Let’s Go Angels!!!


I have almost never discussed baseball around here since launching Camels With Hammers last June.  But when I first began blogging back in 2006, baseball was the one of two primary topics that I would blog.  The other was Tom Petty & The Heartbreakers.  I also talked a little bit about Nietzsche but no atheism issues beyond those that came out of Nietzsche talk.

Anyway, I’ve been without cable for over a year now and so missed out on most of the 2008 season and all of 2009.  I didn’t watch a single game on TV.  The only two and a half baseball games I saw all year were live games.  My head just hasn’t been in baseball given the other academic pressures I’ve been under and the other interests I’ve been absorbed in pursuing.

But nonetheless, one cannot be a baseball fan in New York—even a barely aware sort—and not have a keen sense of how good the Yankees were this year.  As far as I was concerned the Twins had no hope against them.  Now, maybe that wasn’t true—I know nothing about the Twins’ current constitution.  But I know that a Yankees-Twins ALDS has always been a lopsided Yankee victory in the past and just assumed that we’d see a reenactment of past Yankee atrocities.  And we did apparently.  So, I didn’t bother to even hope or root in that scenario.  And, mercifully, I didn’t see a single moment of any of the games.

But now, even though I have hardly followed baseball at all this year and even though I am not connected to the games and even though I know barely the first thing about any of the emerging storylines, the old pit in my stomach is back.  It’s that time of the year when the Goliath emerges and threatens to take the baseball crown again and I have to desperately pin all my hopes to whatever Davids are sent their way with slingshots.   The day the Yankees get eliminated every year is an annual holiday for me the last 8 years.  I love watching with Schadenfreude as the Yankees suffer when their season ends.  It’s the little space in the universe where I let the dark hateful impulses play, since it’s only baseball and it doesn’t really matter.  Far better to hate and gloat over one’s enemies in a symbolic athletic contest, rather than in real things that matter.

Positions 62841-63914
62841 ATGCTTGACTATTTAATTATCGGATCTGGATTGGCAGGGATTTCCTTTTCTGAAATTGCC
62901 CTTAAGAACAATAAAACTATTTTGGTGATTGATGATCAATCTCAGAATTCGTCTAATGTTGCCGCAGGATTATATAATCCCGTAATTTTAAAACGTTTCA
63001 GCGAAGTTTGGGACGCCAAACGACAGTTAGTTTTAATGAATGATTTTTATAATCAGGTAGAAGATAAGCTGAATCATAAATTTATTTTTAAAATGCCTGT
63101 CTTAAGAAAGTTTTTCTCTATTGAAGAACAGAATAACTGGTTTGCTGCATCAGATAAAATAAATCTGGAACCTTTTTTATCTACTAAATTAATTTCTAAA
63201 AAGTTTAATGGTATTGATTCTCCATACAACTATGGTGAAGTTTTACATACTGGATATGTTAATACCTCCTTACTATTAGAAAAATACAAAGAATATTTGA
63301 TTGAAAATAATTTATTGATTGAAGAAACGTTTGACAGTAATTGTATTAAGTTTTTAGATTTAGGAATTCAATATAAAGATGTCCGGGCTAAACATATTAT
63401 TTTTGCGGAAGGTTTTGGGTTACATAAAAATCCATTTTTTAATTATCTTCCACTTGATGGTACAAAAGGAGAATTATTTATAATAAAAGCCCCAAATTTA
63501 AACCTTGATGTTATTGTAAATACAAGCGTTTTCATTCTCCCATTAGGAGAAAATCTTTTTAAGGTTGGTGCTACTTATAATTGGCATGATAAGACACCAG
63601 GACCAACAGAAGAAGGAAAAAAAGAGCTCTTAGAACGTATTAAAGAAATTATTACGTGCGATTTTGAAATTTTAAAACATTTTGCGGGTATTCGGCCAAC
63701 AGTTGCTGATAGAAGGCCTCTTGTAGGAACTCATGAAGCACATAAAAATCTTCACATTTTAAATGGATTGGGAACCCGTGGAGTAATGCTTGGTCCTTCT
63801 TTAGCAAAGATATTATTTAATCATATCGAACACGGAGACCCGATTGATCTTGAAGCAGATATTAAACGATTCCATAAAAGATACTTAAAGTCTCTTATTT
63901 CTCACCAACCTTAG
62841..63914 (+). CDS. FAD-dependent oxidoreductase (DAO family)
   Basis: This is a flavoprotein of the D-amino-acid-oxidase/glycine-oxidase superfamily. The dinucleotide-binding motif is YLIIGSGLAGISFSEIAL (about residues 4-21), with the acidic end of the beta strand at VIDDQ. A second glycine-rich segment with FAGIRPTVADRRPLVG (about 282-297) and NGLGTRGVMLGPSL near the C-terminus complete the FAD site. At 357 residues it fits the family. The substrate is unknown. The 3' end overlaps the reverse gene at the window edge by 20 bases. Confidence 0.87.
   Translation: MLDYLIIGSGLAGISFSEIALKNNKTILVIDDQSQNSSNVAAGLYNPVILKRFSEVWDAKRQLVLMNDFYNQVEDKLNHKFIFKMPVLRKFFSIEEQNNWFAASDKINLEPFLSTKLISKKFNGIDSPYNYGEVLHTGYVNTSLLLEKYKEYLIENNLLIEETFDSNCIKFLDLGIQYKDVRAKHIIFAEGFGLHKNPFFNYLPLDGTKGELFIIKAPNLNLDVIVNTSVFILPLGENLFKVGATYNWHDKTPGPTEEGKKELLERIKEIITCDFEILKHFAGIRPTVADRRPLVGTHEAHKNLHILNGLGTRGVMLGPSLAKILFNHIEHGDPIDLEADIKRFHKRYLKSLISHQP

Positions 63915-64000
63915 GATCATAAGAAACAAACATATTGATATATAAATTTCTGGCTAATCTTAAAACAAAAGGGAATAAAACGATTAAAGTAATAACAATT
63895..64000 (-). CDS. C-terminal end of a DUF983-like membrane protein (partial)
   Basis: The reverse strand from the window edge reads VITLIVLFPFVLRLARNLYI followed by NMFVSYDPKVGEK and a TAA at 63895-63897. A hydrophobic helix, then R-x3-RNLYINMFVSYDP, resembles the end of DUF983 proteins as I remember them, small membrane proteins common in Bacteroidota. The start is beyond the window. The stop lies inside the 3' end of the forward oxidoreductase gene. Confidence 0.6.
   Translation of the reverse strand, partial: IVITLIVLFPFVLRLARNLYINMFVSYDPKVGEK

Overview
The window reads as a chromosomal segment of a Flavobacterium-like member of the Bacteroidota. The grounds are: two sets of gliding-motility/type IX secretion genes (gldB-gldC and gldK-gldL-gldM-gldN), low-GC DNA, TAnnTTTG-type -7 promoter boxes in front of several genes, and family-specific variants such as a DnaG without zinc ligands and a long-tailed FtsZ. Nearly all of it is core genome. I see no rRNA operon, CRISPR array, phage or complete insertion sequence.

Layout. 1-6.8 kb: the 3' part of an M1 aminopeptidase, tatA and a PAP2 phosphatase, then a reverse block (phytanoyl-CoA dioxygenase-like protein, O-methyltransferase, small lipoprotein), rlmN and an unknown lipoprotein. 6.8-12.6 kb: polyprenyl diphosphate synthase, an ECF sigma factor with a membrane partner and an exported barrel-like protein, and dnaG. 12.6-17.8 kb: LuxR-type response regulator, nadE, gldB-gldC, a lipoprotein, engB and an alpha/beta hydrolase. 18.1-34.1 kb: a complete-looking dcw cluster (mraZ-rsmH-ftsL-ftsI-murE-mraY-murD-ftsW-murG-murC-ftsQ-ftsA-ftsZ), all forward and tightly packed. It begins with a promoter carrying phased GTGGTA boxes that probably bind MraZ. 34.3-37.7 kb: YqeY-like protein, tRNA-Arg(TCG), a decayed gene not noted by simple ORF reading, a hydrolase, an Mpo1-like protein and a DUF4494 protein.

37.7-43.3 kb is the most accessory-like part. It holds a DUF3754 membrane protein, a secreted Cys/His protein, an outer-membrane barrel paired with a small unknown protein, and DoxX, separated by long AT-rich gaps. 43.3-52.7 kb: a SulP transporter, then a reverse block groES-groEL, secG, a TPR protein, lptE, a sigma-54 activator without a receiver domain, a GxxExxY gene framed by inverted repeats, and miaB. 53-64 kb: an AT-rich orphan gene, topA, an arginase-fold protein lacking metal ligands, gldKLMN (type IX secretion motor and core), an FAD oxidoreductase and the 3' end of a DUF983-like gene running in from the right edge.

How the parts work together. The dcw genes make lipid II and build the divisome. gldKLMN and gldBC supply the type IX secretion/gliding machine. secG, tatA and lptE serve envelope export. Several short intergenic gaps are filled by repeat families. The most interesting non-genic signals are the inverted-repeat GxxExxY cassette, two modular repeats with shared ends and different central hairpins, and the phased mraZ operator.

(Angels logo courtesy of http://lionheart-designs.com/)

But this year I fear the Yankees more than I have since 2003.   Maybe it’s because I haven’t been watching and they can grow to even more invincible proportions in my frightened imagination than they are in reality but they sure sound scary this year.

The Angels are one of my favorite teams in baseball, I fell in love with them in 2002 and have stayed rooting for them ever since whenever I pay attention.  They’re probably my third favorite team.  I have a team in every division who I root for every year.  In my heart I’m a Mets and Blue Jays fan.  In the other divisions, I root for the Twins, Angels, Padres, and Cubs.  After that my favorite team is whoever plays the Mets‘ closest rivals, and then whoever plays the Yankees, and then I root for underdogs, and then finally I root for whoever plays the Braves.

And fortunately, the Angels are famous Yankee killers.  The only team in the American League that exudes a strange power over the Yankees.  The only team that managed to play the Yankees to an even or better record consistently during the Joe Torre years.  The only team to dispose of the Yankees twice in their last 7 postseasons.

Unfortunately this means that if the Angels win, it will only heighten Yankee fan euphoria.  But it also means that if the Angels can pull off a third victory over the Yankees this decade, their mystique and legend as heroic Yankee killers will only continue to grow.

Let’s see the latter.  Let’s go Angels.


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About Daniel Fincke